“I voted” stickers in English and Spanish, Vir­ginia, USA, November 2014. Courtesy | Orga­ni­zation for Security and Co-operation

Pro­fessors had mixed responses to a ballot ini­tiative that pro­poses to award Michigan’s elec­toral votes to the winner of the national popular vote. 

Asso­ciate Pro­fessor of Pol­itics Khalil Habib said the ini­tiative is “an idiotic idea.”

Pro­fessor of Political Economy Gary Wolfram said the National Popular Vote is “an attempt to alter the incentive for pres­i­dential campaigns.”

The Yes On National Popular Vote cam­paign pro­posed the National Popular Vote ini­tiative Sept. 27 through a petition and leg­is­lation. If enacted, the measure would award all 15 of Michigan’s Elec­toral College votes to the winner of the national popular vote. Due to a slow rate of pop­u­lation growth, Michigan lost an Elec­toral College vote after the 2020 U.S. Census.

Before the measure goes into effect, according to Bridge Michigan, the states that sign on to the National Popular Vote must carry a total of 270 elec­toral votes, the minimum to win the presidency.

Hillsdale College faculty had mixed responses to the proposal.

“Any Michigan politician sup­porting it should be voted out of office or sent packing to New York or Cal­i­fornia, since that’s who ben­efits from destroying the Elec­toral College,” Habib said. 

Urban centers would determine the election, should a compact of states implement the national popular vote, Habib said.

“It essen­tially gives Michigan’s elec­toral votes to large Demo­c­ratic pop­u­lation centers, which is not rep­re­sen­tative democracy,” he added.

Wolfram said he is open to the idea of a national popular vote.

The current voting system “results in very few states having pres­i­dential cam­paign events,” Wolfram said. “For example, Cal­i­fornia is about 64% Demo­c­ratic. If you were a Repub­lican running for pres­ident, would you ever cam­paign in California?”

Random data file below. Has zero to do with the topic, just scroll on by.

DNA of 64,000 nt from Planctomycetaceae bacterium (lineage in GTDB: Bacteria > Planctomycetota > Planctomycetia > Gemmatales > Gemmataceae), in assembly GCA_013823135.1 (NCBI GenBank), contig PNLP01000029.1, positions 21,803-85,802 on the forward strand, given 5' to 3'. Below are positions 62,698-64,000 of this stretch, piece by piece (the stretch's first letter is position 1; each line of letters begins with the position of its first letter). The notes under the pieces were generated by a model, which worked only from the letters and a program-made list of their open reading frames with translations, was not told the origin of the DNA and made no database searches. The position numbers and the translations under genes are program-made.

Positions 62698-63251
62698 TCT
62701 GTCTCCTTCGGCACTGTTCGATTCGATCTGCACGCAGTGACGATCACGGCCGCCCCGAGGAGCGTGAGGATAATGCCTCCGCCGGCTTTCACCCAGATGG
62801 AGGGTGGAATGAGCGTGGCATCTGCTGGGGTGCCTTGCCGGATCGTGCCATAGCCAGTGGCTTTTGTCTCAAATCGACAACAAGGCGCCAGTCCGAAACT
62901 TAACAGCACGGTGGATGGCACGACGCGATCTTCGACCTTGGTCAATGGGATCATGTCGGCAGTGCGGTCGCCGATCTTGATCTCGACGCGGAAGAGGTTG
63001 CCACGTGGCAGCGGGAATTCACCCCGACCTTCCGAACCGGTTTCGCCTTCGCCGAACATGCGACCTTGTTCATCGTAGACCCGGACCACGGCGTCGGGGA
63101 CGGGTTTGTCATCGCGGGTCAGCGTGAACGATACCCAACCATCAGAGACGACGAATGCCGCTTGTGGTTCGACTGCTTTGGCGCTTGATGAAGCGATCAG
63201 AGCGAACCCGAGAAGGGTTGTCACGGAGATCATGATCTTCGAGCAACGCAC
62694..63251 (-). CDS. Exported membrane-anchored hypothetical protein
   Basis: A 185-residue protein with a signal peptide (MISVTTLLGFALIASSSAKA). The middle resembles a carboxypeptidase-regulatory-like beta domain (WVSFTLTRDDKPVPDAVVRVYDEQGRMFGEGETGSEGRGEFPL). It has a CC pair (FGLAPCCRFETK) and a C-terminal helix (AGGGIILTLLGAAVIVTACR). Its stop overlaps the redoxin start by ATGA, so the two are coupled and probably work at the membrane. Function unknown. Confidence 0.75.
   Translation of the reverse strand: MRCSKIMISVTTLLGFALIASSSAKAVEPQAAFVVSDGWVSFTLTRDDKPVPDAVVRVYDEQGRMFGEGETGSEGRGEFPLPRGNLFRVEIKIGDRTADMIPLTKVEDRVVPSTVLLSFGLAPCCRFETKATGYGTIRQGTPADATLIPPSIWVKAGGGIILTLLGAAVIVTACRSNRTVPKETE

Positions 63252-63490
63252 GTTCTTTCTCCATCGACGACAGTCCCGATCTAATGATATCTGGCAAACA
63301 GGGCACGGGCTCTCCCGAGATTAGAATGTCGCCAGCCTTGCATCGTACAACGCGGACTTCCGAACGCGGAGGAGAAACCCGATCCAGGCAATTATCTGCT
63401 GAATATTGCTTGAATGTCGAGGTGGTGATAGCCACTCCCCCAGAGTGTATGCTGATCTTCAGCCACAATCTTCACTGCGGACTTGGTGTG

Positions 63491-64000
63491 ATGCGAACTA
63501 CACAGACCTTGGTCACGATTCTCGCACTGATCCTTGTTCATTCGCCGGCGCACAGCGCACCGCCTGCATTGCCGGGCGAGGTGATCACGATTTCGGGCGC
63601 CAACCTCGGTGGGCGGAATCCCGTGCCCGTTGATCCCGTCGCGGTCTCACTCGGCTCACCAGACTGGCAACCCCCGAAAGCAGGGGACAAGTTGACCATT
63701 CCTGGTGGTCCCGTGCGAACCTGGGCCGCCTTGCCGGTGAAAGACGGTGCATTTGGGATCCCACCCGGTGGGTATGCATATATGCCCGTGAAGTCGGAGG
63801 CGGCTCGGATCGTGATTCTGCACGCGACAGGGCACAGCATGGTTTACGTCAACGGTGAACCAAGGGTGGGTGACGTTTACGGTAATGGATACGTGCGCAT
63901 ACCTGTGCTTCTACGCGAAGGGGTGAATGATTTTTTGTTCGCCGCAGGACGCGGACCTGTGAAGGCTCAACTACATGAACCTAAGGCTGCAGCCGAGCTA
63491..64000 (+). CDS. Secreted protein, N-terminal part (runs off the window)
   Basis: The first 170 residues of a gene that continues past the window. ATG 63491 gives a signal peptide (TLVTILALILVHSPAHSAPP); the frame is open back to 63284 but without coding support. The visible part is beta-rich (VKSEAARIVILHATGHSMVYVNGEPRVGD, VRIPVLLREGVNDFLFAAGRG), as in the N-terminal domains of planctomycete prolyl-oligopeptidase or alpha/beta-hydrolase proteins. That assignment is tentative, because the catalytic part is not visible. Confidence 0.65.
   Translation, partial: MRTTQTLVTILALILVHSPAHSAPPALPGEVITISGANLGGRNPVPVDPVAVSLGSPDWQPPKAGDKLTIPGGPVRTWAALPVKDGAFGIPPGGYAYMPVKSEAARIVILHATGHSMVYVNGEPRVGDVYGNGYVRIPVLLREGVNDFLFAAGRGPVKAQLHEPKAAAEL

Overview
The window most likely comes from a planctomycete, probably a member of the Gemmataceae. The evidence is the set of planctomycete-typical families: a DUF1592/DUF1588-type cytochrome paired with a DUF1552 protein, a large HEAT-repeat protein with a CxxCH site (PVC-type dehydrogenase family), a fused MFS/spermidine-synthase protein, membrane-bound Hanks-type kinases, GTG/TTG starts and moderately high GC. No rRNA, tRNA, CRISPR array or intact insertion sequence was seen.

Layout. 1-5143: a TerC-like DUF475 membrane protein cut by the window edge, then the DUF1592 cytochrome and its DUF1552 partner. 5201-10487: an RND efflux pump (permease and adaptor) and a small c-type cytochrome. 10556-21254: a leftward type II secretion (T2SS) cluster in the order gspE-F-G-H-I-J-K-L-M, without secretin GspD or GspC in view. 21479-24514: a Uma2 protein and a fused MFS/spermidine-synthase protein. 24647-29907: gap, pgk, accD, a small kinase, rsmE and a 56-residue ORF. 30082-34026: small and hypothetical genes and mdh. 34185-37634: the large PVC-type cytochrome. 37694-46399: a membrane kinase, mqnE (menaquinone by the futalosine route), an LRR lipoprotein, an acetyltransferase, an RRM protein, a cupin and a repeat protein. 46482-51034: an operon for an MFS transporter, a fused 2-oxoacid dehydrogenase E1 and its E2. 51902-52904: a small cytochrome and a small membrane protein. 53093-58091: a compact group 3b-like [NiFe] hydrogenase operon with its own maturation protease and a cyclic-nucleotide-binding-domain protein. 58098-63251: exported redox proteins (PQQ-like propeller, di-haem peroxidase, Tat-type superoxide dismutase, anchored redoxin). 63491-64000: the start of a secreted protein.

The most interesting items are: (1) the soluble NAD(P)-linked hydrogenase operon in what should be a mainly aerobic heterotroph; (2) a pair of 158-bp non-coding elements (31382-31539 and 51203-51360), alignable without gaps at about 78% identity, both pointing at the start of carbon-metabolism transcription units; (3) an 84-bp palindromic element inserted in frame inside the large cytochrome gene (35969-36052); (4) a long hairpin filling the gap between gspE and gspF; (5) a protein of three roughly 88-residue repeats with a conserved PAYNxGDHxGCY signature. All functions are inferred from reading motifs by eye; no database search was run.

Wolfram said he thinks the National Popular Vote ini­tiative may be a “spark” to recon­sider the current method of con­ducting elections.

“Under the national popular vote, a Repub­lican would have an incentive to cam­paign in Cal­i­fornia as there are a lot of voters there and getting 45% of them would be valuable,” Wolfram said.

According to the National Popular Vote website, the ini­tiative petition must receive 340,047 sig­na­tures before being brought for a vote before the people of Michigan. 

State Rep. Matt Koleszar, D‑Royal Oak, intro­duced iden­tical leg­is­lation, House Bill 5343, in the Michigan House of Rep­re­sen­ta­tives on Sept. 28.

There is some con­fusion over the idea of a national popular vote, Wolfram said.

“It is a compact among the states. This compact can be dis­banded at any time by agreement of the states who form the compact,” he said. 


“It does not get rid of the Elec­toral College.”

Asso­ciate Pro­fessor of Pol­itics Joseph Postell said he disagreed. 

“The National Popular Vote compact would essen­tially abolish the Elec­toral College,” he said.

According to Postell, a national popular vote would take the focus off of swing states, which have a diversity of interests. Instead, the area of focus would simply shift to states with larger pop­u­la­tions, he said.

“Can­di­dates would tend to focus on states like New York, Texas, and Cal­i­fornia to a much greater extent,” Postell said. “Can­di­dates would tend to neglect states such as Michigan, Ohio, Florida, Penn­syl­vania, Arizona, and Wis­consin where the margins of victory within the state are closer.”

Postell said the Founding Fathers hoped the Elec­toral College would exercise inde­pendent judgment in elec­tions, rather than simply fol­lowing the popular vote.

“The Framers wanted to avoid electing pres­i­dents who win office by dem­a­goguery and prac­ticing what ‘The Fed­er­alist’ called ‘the little arts of pop­u­larity,’” he said.  “One might argue that the National Popular Vote compact would make it easier for such pres­i­dents to be elected, though we seem already to be pretty far down that path.”